Beirut is relatively small for a capital city, but it has a lot to offer visitors. Packed with top-notch restaurants, unusual boutiques and fascinating cultural venues, it’s the perfect place to spend a couple of days eating, shopping and broadening your knowledge of regional art and history.
Start your visit with a morning stroll around Hamra, the bustling, cosmopolitan area in the west of Beirut. Look out for several impressive works of graffiti spanning the sides of buildings, like local artist Yazan Halwani’s seven-story portrait of Sabah, a beloved Lebanese singer. Stop for a coffee at T-Marbouta, a bohemian café with a quiet garden, and then swing by the campus of the American University of Beirut. The university has a stunning garden full of palm trees that slopes down to the Mediterranean Sea.
Where to stay in Beirut?
Stay in one of the guesthouses and boutique hotels that are part of the L’Hôte Libanais Family in the heart of Beirut, and feel at home in charming, resplendent decors.
Make your way to Downtown, the swanky heart of the city, and admire the ancient Roman and Phoenician ruins, then head to the trendy neighbourhood of Mar Mikhael and enjoy a mouth-watering buffet lunch at Tawlet. It’s a unique place in the city offering authentic Lebanese cuisine prepared by village cooks.
Achrafieh, Beirut · Photo: Natalie Riachi
In the afternoon, head to the National Museum of Beirut which houses around 100,000 artefacts dating as far back as prehistoric times. You’ll find a sizable collection of funerary art, including 31 white marble sarcophagi resembling Egyptian mummy cases, dating from the Phoenician period roughly 2,500 years ago.
From the museum, head north down the former Green Line that divided East and West Beirut during the 1975-1990 Civil War. Stop at the Mim Mineral Museum, where you’ll find an impressive collection of more than 1,800 precious and semi-precious stones from more than 70 countries. End your walk at Beit Beirut, situated at the Sodeco intersection. A 1920s mansion that was occupied by snipers during the war, the building has been transformed into a memorial of Beirut’s past, with snipers’ nests, graffiti and bullet holes all preserved. It is only open to the public during exhibitions.
For dinner, Enab in Mar Mikhael serves amazing Lebanese mezze and grills in a semi-formal setting. Alternatively, if you prefer something more relaxed, try Mezyan in Hamra, a lively spot with an inventive menu and late-night dancing. Afterwards, if you’re in the mood to party, warm up with cocktails at a rooftop bar like Fabrk or Coop d’Etat, and continue onto Sporting, a seaside club with an outdoor dance floor, for the weekly party Decks on the Beach. If you’re visiting during winter, have a drink at Centrale, a spectacular bar boasting a semi-retractable roof.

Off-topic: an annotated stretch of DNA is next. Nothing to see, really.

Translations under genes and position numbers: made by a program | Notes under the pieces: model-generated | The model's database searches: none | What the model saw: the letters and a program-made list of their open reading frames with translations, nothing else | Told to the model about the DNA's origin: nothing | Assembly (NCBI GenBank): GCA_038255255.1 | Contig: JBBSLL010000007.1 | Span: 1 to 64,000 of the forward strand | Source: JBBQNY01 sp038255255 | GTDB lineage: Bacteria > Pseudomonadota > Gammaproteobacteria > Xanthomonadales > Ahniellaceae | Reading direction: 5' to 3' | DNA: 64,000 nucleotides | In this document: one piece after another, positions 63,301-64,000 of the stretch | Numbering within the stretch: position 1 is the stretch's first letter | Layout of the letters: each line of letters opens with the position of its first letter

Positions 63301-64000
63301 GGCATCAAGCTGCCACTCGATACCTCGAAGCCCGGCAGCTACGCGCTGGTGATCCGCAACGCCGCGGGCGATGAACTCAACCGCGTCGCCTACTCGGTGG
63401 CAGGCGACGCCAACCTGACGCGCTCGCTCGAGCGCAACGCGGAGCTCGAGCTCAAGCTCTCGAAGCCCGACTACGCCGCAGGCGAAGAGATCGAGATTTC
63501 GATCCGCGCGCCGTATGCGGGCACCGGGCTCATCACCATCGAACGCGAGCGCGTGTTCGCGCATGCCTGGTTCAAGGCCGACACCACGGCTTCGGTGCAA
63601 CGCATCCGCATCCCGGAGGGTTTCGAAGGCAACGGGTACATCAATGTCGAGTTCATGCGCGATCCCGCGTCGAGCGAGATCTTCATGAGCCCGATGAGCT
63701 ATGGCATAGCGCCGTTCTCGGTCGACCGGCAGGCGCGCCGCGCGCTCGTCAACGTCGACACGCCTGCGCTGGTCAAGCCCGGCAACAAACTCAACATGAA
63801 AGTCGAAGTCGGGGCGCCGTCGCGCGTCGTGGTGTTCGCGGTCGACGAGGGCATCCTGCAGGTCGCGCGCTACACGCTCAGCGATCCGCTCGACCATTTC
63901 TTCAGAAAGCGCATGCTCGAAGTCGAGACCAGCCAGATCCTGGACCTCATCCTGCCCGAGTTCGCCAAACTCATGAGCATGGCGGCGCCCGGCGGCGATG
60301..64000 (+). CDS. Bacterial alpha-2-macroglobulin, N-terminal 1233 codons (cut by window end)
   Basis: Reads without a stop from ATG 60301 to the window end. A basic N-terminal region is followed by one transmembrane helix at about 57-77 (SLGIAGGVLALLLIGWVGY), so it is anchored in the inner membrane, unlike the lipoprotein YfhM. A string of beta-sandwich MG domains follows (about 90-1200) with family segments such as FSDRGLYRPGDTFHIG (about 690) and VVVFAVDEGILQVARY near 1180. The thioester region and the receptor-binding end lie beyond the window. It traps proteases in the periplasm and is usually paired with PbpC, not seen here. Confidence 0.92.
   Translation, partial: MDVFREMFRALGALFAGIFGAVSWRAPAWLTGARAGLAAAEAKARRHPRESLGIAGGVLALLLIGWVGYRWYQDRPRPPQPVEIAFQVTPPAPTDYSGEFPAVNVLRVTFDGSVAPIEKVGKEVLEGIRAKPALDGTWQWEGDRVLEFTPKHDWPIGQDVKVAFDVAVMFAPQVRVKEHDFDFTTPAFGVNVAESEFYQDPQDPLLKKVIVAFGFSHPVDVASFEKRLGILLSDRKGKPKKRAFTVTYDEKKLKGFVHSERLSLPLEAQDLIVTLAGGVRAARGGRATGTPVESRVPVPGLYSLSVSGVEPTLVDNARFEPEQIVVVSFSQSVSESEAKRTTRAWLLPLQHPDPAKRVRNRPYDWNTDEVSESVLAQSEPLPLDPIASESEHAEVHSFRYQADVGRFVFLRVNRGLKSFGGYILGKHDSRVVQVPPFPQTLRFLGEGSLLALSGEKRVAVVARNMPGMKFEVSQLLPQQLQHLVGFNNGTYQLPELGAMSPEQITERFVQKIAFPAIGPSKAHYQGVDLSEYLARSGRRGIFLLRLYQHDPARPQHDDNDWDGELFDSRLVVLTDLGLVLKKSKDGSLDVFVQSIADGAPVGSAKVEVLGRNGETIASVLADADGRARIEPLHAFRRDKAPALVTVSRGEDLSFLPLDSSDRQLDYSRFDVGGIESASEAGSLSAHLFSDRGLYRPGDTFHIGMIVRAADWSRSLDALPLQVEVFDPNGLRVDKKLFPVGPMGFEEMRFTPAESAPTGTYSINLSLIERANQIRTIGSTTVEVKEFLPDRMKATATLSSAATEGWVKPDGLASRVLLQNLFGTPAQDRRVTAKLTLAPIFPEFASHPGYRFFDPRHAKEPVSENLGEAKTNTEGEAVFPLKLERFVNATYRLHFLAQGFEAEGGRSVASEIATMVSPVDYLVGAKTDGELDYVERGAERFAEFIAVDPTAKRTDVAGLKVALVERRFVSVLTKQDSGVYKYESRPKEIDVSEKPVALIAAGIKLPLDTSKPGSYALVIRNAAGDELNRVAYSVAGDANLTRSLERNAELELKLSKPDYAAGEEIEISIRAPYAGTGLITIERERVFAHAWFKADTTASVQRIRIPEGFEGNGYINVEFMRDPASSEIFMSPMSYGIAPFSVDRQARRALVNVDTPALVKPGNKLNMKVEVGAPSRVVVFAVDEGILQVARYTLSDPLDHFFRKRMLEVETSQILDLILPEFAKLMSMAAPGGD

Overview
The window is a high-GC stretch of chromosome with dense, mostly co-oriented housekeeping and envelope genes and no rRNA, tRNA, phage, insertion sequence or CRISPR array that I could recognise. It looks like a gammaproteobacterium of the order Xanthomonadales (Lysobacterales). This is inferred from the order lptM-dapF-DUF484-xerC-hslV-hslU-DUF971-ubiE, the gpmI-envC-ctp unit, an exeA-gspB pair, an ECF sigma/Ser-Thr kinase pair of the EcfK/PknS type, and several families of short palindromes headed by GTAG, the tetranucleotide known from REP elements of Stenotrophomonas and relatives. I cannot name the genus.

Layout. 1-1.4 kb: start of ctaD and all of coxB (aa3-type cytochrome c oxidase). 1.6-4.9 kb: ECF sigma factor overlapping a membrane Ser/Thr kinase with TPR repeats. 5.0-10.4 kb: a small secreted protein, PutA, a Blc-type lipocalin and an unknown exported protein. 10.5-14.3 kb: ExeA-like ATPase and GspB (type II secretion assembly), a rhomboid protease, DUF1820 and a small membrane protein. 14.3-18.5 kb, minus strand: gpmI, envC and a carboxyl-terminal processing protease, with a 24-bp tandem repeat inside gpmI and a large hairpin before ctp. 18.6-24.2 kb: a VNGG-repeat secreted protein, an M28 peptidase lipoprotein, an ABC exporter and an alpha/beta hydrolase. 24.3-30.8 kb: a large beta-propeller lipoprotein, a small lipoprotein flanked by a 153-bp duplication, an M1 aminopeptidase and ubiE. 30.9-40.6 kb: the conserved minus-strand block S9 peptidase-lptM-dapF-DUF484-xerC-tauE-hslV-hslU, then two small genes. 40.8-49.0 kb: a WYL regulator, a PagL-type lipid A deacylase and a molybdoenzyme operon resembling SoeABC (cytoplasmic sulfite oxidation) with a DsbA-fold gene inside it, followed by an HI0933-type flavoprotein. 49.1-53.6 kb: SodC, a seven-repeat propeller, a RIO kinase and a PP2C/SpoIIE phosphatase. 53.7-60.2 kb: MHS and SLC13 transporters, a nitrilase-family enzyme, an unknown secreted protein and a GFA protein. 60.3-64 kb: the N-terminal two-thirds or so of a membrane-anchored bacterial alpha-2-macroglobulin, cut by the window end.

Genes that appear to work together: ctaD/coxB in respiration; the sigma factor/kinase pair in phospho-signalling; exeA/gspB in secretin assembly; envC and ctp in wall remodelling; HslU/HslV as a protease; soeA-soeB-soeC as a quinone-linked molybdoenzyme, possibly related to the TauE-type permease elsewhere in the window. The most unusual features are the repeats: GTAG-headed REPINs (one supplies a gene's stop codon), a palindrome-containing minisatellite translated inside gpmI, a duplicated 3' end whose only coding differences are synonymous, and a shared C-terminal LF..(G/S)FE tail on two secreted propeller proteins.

On day two, enjoy a lazy brunch at Dar Bistro & Books, a charming, laid-back café in Hamra, followed by a morning coffee at Papercup, a cosy bookshop with an eclectic collection and browse their selection of local art books. Stop by Plan Bey, a shop selling prints and books by local artists, then stroll along Armenia Street and down Gouraud Street, the main artery of the picturesque Gemmayzeh neighbourhood. You’ll see plenty of art galleries, concept stores and design boutiques on your way.
It’s easy to fall in love with Beirut. This hypnotic city is waiting to seduce you with its cultural, historical and culinary gems. Just take a look at some of our immersive, tailor-made experiences.
Head up the Saint Nicolas Stairs to the Sursock Museum, a beautiful mansion dating from the early 1900s, which houses a large collection of modern Lebanese art from their permanent collection as well as interesting temporary exhibitions by local contemporary artists.
Mohammad Al-Amin Mosque and Saint George Cathedral, Beirut · Photo: Šárka Babická
Walk along Beirut’s famous Corniche in the afternoon. More adventurous travellers can enjoy the seafront promenade by renting a bike and cycling up to Pigeon Rocks, rock formations that are Lebanon’s most famous natural landmark.
Look out for the nearby Holiday Inn, a towering ruin of a once-fancy hotel that has stood derelict since the war and has become a sort of unofficial memorial. Enjoy early-evening drinks at Kissproof, a chilled-out bar and restaurant in Badaro, or opt for cocktails at Pacifico, a lively bar with a garden on the pretty street of Monot. Round off your evening with a delicious meal at Nour Beirut, a delightful restaurant serving traditional Armenian cuisine, located just a few steps from Pacifico. Liza Beirut is another excellent choice, where you’re guaranteed an exquisite selection of Lebanese favourites and an unforgettable experience.
Cover photo: Leonid Andronov